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"We're no longer in the Cold War." More than six weeks after the scandal began, the German government is still waiting for answers on what exactly the NSA is doing in -- and against -- Germany.
In particular, Berlin has yet to be fully informed about what kinds of data the NSA gathers, directly or indirectly, in addition to the millions of pieces of metadata the BND admits to collecting at its surveillance stations, such as the one in Bad Aibling near Munich, and forwarding to the Americans.
Only the United Kingdom, Australia, Canada and New Zealand -- referred to as the "five eyes," together with the United States -- are seen as true friends, largely off-limits in terms of espionage, and with which there is an open exchange of information.
The NSA classifies about 30 other countries as "3rd parties," with whom it cooperates, though with reservations. "We can, and often do, target the signals of most 3rd party foreign partners," the secret NSA document reads.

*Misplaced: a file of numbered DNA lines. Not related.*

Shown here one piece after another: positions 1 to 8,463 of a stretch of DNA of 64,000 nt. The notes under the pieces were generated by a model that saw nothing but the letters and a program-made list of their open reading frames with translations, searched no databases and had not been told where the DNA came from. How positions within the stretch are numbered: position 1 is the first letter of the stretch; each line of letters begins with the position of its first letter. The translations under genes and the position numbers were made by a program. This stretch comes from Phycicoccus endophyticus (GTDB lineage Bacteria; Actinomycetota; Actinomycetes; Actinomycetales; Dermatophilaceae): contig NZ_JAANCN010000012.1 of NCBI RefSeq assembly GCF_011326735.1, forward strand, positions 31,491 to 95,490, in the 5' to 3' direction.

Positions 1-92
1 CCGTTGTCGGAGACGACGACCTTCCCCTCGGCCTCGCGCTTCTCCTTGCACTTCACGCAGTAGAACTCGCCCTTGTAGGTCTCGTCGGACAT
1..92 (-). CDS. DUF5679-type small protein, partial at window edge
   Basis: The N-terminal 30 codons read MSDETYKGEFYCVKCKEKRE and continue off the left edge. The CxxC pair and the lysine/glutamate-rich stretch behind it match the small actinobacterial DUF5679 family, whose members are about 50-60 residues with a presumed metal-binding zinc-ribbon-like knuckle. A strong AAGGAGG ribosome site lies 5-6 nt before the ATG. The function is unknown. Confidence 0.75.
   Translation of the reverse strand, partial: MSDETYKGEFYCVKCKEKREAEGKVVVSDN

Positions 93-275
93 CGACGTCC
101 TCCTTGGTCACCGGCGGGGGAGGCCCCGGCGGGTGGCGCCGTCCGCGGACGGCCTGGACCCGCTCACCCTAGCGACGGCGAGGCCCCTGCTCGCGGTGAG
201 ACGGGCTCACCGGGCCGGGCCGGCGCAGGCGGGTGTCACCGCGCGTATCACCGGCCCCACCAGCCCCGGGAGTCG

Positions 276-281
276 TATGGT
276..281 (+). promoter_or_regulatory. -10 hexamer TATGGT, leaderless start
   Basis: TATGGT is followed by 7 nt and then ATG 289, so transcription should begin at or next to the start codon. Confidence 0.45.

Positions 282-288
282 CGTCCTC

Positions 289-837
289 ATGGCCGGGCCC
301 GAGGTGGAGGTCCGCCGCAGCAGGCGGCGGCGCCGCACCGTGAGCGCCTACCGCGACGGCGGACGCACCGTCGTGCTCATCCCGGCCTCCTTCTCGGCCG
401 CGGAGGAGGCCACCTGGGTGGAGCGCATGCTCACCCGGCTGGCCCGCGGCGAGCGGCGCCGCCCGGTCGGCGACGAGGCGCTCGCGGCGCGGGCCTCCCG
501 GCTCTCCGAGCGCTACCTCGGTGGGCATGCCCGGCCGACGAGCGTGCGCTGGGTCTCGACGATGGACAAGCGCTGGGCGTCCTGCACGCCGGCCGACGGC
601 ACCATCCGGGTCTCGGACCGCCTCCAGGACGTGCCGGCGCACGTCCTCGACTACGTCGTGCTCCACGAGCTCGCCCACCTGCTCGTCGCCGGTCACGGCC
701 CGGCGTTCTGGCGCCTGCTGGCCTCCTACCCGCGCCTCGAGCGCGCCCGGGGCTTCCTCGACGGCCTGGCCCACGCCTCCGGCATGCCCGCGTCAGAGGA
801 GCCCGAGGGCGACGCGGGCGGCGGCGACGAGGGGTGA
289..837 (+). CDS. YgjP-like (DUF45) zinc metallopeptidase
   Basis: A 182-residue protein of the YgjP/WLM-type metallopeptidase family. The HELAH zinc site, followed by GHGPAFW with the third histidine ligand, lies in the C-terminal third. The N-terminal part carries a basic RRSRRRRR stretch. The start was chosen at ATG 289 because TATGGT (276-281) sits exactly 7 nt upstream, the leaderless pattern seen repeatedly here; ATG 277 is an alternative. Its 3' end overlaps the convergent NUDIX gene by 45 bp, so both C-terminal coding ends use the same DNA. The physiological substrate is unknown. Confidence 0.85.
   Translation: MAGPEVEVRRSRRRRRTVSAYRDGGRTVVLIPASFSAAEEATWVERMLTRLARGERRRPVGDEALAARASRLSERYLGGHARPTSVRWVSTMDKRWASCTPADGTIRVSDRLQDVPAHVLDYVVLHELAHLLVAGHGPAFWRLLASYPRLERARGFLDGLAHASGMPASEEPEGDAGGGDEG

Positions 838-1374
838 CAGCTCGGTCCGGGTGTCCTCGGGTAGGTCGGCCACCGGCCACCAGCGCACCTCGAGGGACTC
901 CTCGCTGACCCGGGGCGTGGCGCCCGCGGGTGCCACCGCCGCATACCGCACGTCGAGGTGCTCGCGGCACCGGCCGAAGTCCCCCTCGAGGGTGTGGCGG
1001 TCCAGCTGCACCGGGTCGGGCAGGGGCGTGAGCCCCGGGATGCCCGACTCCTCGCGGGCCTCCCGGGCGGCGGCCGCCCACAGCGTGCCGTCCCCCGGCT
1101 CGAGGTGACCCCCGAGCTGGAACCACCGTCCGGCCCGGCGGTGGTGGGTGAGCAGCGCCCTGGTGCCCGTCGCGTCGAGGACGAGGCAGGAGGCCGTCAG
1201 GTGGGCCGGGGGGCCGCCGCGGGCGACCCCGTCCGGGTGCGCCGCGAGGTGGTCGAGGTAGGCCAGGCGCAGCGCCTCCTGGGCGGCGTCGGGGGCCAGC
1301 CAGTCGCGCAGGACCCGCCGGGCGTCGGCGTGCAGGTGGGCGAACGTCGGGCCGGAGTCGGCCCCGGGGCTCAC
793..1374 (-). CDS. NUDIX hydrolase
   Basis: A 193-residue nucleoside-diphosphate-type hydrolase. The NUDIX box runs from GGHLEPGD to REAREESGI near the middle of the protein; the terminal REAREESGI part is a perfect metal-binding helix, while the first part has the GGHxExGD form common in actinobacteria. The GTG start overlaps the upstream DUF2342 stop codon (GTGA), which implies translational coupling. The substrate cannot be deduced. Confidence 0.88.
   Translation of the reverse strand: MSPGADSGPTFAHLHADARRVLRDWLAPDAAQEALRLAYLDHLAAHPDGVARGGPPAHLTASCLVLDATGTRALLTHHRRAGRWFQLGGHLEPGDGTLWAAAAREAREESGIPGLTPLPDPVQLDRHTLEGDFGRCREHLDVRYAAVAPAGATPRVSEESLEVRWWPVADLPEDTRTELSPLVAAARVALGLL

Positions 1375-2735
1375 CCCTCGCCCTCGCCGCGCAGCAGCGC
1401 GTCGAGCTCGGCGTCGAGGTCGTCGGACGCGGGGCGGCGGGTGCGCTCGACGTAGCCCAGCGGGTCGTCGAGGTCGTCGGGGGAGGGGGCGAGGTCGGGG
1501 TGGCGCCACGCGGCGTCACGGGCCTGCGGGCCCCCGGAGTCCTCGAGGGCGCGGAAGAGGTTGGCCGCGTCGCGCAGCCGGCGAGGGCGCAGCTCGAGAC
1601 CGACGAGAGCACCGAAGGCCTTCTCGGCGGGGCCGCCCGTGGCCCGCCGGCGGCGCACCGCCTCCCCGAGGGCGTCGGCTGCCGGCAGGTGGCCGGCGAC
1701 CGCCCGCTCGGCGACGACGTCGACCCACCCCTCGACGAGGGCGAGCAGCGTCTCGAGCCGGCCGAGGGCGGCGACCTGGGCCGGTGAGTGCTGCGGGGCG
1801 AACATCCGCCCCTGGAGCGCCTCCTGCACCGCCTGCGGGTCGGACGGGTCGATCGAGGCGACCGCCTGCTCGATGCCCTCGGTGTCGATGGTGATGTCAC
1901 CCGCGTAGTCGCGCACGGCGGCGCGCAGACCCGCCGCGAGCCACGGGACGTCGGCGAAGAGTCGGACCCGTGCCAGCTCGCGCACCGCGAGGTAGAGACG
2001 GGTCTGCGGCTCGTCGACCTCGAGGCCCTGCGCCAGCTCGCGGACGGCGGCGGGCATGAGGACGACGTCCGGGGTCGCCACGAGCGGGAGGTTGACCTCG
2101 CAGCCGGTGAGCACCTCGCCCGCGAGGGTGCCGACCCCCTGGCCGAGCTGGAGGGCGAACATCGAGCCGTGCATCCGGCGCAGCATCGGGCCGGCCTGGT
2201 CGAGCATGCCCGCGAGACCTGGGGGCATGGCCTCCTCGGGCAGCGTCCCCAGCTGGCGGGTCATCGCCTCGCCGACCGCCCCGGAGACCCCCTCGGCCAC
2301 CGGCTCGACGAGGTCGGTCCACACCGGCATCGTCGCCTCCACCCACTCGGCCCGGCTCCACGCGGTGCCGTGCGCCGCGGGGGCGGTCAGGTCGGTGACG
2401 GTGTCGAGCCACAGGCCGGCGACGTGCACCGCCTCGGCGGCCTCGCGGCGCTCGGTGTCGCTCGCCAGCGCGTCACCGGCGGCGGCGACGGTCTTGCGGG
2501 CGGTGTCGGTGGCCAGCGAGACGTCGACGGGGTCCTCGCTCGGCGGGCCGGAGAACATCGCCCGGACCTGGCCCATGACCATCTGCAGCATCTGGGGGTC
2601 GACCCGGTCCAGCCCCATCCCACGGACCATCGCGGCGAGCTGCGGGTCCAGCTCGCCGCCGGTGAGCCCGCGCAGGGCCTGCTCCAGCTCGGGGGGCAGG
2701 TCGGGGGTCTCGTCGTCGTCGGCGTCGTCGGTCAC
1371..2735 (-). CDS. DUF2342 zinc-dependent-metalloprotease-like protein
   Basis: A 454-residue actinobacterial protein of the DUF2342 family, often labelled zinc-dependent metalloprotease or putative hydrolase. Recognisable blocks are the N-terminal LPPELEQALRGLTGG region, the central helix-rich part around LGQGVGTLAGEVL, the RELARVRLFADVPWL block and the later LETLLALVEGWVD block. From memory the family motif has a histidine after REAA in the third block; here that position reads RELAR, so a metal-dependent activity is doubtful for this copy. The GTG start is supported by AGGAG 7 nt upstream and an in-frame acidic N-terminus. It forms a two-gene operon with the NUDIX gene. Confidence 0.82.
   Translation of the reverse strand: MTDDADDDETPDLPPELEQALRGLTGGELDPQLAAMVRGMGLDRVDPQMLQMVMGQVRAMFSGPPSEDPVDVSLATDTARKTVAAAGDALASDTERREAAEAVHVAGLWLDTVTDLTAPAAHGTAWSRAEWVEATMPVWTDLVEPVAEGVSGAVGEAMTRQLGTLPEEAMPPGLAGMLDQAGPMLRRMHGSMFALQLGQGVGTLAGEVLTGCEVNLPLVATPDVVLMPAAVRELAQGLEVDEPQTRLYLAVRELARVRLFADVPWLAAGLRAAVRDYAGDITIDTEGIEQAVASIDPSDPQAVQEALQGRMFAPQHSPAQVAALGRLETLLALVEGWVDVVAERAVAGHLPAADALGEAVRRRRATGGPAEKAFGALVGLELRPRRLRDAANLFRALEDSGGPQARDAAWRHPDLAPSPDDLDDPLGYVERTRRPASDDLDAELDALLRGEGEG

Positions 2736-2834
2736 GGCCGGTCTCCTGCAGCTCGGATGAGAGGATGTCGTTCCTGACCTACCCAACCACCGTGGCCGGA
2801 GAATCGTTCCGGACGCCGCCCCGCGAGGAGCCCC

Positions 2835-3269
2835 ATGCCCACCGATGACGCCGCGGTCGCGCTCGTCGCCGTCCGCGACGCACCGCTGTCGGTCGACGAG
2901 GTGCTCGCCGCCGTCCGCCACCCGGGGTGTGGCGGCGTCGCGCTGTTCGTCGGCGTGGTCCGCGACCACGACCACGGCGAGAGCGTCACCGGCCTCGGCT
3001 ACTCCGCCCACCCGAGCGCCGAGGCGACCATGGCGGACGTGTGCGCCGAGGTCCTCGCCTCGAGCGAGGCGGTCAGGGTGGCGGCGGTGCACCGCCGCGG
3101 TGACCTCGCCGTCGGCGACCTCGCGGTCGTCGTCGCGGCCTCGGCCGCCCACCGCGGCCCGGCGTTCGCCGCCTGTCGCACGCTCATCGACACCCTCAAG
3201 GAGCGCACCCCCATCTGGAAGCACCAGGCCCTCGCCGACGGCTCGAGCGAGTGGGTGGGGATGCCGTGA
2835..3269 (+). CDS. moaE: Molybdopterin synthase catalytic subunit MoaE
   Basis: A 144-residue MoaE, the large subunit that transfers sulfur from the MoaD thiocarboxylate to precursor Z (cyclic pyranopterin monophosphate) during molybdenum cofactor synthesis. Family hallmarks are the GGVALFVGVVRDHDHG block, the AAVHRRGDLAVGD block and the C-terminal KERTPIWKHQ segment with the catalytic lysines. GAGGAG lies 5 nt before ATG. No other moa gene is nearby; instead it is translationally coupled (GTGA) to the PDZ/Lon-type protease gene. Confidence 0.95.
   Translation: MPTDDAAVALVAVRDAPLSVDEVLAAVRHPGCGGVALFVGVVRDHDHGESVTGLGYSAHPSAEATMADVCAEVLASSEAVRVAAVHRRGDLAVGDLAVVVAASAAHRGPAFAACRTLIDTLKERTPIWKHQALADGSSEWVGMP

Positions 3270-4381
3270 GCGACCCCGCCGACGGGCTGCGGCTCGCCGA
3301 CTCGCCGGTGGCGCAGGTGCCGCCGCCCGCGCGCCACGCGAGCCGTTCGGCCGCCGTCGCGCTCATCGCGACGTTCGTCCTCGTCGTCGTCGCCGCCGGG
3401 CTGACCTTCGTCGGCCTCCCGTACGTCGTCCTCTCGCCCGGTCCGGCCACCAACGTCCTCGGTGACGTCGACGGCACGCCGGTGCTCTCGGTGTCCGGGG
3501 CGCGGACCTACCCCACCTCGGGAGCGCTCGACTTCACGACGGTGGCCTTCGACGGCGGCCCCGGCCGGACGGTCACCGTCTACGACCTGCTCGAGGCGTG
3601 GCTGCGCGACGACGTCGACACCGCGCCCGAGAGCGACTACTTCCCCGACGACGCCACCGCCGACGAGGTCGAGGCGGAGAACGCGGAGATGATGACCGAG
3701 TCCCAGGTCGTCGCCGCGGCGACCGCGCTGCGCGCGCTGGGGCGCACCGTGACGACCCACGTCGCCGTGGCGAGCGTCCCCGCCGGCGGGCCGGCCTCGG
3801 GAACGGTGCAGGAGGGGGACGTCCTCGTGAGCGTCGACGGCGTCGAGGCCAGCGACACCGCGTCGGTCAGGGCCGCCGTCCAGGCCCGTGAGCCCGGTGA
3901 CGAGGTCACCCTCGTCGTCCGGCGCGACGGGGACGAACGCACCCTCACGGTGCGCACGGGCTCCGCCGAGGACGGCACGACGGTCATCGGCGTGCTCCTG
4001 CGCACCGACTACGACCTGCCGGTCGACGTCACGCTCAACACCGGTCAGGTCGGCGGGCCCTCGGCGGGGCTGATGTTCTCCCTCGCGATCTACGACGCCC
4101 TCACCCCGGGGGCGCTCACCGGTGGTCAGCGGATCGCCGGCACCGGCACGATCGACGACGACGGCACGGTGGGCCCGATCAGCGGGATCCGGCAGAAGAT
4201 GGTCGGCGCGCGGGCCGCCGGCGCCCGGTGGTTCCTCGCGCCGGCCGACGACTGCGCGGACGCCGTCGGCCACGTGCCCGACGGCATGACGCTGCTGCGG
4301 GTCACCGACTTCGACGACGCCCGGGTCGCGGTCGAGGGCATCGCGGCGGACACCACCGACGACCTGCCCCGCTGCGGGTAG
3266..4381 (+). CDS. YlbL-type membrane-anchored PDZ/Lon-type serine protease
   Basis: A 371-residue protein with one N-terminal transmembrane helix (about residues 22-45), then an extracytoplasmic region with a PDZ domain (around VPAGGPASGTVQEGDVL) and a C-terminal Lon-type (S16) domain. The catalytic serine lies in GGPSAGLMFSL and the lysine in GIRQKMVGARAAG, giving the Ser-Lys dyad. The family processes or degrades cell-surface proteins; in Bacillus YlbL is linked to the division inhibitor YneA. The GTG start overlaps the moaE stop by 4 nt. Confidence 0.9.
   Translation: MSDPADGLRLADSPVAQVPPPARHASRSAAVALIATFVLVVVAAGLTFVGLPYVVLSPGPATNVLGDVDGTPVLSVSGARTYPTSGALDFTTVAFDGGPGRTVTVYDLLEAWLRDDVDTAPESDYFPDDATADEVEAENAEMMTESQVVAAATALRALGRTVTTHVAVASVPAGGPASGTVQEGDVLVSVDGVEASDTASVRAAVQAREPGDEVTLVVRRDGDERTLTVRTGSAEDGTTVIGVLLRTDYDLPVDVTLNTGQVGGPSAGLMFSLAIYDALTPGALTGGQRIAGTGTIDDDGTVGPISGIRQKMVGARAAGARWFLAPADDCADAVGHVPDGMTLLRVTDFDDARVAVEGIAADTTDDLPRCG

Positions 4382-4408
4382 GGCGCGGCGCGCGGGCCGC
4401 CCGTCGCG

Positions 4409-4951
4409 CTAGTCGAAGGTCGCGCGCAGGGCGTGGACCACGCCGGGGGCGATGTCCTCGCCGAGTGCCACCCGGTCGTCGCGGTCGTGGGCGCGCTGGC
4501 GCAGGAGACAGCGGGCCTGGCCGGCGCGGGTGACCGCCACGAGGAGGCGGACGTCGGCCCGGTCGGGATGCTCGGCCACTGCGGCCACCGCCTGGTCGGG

Not surprisingly, the top targets include China, Russia, Iran, Pakistan and Afghanistan.
Germany ranks somewhere in the middle on this priority list, together with France and Japan, but above Italy and Spain.
On the one hand, intelligence agencies cooperate with one another and exchange information.
Lawmakers in the German parliament, the Bundestag, have also expressed an interest in the group of buildings near Darmstadt, south of Frankfurt.
According to the list of spying priorities, the European Union is also one of the targets of American surveillance, specifically in six individual areas.
The areas assigned a priority level of "3" are EU foreign policy goals, "international trade" and "economic stability." Lower-priority areas are new technologies, energy security and food security issues.
Countries like Cambodia, Laos and Nepal are apparently more or less irrelevant from a US intelligence perspective, as are most European countries, like Finland, Denmark, Croatia and the Czech Republic.
The report reflects the ambivalent relationship the United States has with many countries.
Among the issues listed as being of interest are German foreign policy and questions of economic stability as well as threats to the financial system, both given a priority rating of "3." Other surveillance assignments include subjects like arms exports, new technologies, advanced conventional weapons and international trade, all with a priority of "4." The US spies apparently feel that counter-espionage and the risk of cyber attacks on US infrastructure coming from Germany are not particularly threatening (priority level "5").